Knowing I can pay the bills by doing a little work makes me think we’ll almost certainly be okay in the future.
Sure, we can Red Team this and scare ourselves with disaster scenarios but I don’t see the point.
I set my sustainable withdrawal rate (SWR) at 4%. We’d only need to earn a third of our outgoings to reduce it to the so-called perpetual withdrawal rate of 3%.
Earning half of your expenses drops your SWR to a near-bulletproof 2%. (Global catastrophes aside.)
I’m less concerned now about decumulation than I was when I listed my backup plans to rescue retirement should things go wrong.
Some Monevator readers have said they’ll be terrified to spend down their resources. But I’ve noticed that people who actually are decumulating typically seem sanguine about it.
My guess is you soon get used to the idea.
I actually feel more relaxed about splashing the cash than I did when in full-on accumulator mode.
Before FIRE, I often regretted inessential spending because it delayed financial independence.
Now we’re here, I think we might as well enjoy ourselves.
For the record, our first-year FIRE spend was £25,000 for two. Versus a budget of £26,000.
Now I didn’t account for 10% inflation or doubling energy bills. We’re heavily exposed to food and heating costs so things will tighten up.
But it still feels like we’re spending quite freely and we can rein things in if needs be.
Ultimately, I’m not worried because I believe that if you can FIRE then you’ve probably got what it takes to handle any bumpy years along the way.
FIRE: my one-year verdict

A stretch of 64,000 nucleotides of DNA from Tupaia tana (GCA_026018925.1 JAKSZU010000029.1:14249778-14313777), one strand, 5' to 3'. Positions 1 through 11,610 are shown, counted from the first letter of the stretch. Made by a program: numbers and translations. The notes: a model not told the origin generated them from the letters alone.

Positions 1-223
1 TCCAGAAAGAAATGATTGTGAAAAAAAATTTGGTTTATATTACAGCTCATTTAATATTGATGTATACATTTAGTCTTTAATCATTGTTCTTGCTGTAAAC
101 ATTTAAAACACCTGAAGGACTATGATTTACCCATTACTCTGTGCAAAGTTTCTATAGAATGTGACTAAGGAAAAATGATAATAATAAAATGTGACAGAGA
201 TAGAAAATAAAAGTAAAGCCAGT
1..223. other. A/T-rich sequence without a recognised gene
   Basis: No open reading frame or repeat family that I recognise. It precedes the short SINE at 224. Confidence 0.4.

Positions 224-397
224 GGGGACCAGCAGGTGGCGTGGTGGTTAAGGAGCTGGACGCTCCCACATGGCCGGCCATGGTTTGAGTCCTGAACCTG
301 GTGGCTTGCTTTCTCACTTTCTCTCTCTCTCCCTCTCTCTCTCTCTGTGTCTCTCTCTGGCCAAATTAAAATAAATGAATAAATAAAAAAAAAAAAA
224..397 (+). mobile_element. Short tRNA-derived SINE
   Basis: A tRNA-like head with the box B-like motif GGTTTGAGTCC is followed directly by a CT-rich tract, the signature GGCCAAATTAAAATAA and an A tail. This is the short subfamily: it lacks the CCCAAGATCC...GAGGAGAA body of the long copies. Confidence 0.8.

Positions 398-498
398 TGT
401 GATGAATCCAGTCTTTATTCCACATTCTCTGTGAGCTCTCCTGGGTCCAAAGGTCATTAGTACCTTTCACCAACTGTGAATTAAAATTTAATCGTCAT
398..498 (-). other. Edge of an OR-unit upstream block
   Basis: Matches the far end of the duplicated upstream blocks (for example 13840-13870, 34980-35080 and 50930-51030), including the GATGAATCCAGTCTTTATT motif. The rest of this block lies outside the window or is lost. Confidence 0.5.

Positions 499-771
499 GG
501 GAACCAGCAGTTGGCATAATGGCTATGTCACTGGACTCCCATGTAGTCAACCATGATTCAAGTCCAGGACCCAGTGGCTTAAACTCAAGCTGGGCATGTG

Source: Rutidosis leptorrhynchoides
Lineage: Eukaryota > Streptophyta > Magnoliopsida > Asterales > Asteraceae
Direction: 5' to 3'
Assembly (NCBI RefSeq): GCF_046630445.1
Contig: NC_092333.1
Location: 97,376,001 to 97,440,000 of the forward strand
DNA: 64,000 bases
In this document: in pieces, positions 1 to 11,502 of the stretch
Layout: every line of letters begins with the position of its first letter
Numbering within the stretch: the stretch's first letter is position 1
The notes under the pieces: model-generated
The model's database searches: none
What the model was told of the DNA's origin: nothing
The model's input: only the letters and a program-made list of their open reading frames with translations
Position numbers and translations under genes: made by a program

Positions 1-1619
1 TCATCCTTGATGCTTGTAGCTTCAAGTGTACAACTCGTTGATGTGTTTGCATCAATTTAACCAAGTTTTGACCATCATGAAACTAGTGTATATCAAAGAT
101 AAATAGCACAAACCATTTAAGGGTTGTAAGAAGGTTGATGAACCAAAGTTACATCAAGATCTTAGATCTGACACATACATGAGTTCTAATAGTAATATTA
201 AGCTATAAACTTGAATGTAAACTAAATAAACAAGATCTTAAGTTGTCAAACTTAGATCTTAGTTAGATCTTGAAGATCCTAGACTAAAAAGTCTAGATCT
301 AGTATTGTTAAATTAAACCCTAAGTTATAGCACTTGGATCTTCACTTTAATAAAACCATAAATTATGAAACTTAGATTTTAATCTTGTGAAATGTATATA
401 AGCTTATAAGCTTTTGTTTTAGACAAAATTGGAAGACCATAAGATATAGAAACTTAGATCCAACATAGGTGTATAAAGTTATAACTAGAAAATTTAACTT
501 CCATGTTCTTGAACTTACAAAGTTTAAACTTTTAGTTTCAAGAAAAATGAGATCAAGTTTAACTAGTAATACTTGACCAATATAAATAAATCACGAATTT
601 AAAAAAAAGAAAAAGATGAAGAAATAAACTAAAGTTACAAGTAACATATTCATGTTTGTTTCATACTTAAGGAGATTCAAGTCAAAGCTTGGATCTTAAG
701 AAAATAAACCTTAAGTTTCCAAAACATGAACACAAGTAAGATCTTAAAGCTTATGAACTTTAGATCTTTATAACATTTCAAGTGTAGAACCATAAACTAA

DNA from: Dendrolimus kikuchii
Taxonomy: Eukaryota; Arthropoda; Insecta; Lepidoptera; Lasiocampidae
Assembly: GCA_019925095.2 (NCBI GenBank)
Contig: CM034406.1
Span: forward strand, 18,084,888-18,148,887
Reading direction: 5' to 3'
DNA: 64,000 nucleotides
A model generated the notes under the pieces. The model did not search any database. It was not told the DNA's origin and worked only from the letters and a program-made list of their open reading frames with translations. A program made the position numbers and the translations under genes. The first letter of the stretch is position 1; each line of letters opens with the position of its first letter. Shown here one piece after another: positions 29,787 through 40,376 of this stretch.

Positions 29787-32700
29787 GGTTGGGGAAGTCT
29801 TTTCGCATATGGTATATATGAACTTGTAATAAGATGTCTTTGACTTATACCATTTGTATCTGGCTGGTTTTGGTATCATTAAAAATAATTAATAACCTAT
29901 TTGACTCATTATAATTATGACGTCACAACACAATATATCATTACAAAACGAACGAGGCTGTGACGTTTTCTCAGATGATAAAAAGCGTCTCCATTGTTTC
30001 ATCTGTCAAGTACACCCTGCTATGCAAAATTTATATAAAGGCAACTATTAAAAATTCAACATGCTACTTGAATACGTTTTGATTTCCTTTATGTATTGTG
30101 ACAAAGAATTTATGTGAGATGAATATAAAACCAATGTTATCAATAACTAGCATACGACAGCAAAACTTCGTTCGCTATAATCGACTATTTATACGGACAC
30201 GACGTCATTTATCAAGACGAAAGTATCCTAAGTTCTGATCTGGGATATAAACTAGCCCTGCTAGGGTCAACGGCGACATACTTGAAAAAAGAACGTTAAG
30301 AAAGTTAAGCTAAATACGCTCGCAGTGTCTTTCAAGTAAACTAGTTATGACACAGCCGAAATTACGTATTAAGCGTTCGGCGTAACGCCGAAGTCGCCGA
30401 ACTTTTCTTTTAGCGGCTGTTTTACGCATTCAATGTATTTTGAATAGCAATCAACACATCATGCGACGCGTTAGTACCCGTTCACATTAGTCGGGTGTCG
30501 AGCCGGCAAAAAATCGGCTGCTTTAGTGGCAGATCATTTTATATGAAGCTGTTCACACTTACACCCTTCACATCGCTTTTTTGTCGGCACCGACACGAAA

I don’t do happy-clappy but don’t get me wrong: I’m loving FIRE. It was the right move for me.
I thought my problem was the low-level, chronic stress of working in a corporate environment. And the heartache of letting down my nearest and dearest who needed me there, more than they needed the money.
Luckily for me, that diagnosis was correct. FIRE is just the tonic.
The autonomy alone is worth the entry price.
They say ‘it’s the journey not the destination’. Well, with FIRE it’s definitely the destination.
The journey is agony.
But keep going. I think you’ll be glad that you did.
Take it steady,
Nice update. Yes your social care series was much appreciated, though I still haven’t the guts to build myself a bombproof future plan because I fear it would delay FIRE too much with overly prudent building of reserves for life dribbling in a well appointed prison.
I expect many early FIREers will indeed actually just have portfolio lives of which paid work is a part. I’ve met many early retirees who say they just can’t resist turning down lucrative part time consulting gigs once the corporate politics is gone from their lives. Those retiring just a bit ahead of traditional ages maybe reflect more on the time vs mortality/ill health equation.